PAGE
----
The actual manner of editing you use can influence the way editing turns out. Different systems might offer more simplicity or accuracy in story. There are a number of different systems:

Editing Methods and Processes Editing In-Camera

To edit in-camera, you are usually required to shoot the action in the final order that it should play, which is not always practical or possible. There are a few cameras that allow minor edits in-camera, such as trimming scenes or changing the order of clips. Usually, though, these cameras have fewer abilities in editing than an actual editor would.

Production Switcher

Production switching is a live-edit method of that can combine video sources, like cameras or graphics, by cutting, dissolving, fading, etc. During a live production, a director needs to watch the monitor wall, which consists of a number of small monitors fed by all of the video sources. The director is able to set up and preview the next edited shot before going live with it. The director’s attention, then, is divided between their current and next task, as well as keeping the overall schedule for the production, and dealing with cast or crew issues and any other issues that come up.  It’s a stressful type of editing.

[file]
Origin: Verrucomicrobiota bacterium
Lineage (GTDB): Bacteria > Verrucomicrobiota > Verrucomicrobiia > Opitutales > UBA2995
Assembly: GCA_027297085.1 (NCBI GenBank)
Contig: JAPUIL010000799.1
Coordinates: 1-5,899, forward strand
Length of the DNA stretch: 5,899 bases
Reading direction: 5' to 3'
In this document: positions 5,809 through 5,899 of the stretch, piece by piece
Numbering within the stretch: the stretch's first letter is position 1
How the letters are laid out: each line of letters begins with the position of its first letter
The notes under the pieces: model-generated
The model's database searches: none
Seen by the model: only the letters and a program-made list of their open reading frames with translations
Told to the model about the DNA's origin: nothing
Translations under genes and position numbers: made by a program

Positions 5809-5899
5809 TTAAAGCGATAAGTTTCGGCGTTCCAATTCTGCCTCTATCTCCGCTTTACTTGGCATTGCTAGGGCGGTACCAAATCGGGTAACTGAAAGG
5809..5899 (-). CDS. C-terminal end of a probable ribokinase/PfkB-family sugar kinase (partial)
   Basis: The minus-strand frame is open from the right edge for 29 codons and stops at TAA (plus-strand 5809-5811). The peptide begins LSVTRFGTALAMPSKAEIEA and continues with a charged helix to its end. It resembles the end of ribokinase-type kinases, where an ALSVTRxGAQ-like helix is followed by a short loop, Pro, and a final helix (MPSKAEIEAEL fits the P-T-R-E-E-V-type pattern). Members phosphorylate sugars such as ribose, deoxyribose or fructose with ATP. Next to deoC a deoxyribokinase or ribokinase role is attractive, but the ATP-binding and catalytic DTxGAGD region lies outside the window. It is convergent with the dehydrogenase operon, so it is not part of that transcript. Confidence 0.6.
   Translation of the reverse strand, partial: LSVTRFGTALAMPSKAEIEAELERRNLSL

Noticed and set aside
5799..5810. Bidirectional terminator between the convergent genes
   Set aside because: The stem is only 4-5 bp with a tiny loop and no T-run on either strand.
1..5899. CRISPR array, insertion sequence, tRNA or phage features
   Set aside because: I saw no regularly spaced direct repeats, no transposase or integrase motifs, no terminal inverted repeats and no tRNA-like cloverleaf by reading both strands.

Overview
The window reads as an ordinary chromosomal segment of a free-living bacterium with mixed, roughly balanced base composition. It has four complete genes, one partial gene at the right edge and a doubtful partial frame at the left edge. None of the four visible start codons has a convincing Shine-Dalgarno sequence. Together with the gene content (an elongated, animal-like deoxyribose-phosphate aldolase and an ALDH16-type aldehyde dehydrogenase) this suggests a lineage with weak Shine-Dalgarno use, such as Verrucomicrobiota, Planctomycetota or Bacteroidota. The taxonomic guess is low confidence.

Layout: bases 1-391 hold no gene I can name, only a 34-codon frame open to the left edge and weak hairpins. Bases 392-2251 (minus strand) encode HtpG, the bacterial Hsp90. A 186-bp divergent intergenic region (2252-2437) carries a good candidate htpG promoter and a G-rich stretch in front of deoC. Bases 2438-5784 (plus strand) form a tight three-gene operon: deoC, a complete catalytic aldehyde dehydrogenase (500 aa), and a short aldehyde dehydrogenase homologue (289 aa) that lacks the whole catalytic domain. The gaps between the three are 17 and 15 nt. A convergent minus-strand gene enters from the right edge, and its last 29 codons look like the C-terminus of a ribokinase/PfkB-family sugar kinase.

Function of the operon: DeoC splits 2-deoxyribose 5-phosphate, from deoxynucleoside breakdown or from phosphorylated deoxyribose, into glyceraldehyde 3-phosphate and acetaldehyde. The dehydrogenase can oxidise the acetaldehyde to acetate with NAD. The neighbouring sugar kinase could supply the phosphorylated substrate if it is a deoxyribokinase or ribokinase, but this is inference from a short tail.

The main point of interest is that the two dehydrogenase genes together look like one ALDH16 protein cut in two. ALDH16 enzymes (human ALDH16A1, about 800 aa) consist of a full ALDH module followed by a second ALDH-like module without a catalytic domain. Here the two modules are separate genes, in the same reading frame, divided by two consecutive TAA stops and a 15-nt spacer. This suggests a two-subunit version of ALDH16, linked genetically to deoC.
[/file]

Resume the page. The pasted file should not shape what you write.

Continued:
Linear Editing

Linear editing involves copying the master tape in sequential order. This is useful for editors, unless significant changes need to be made in the middle of the tape. With linear editing, the project usually requires re-editing in its entirety, which is very time consuming.

Nonlinear Editing

Nonlinear editing is what most video and television productions now use to edit. This process allows the recorded video to be transferred onto a computer, where the footage can be rearranged, special effects added, and audio and graphics adjusted, with the editing programs. Non-linear editing essentially allows the digitized video to be broken up into chunks and edited in pieces, making it quicker, easier, and less expensive to edit, as well as less frustrating than linear editing.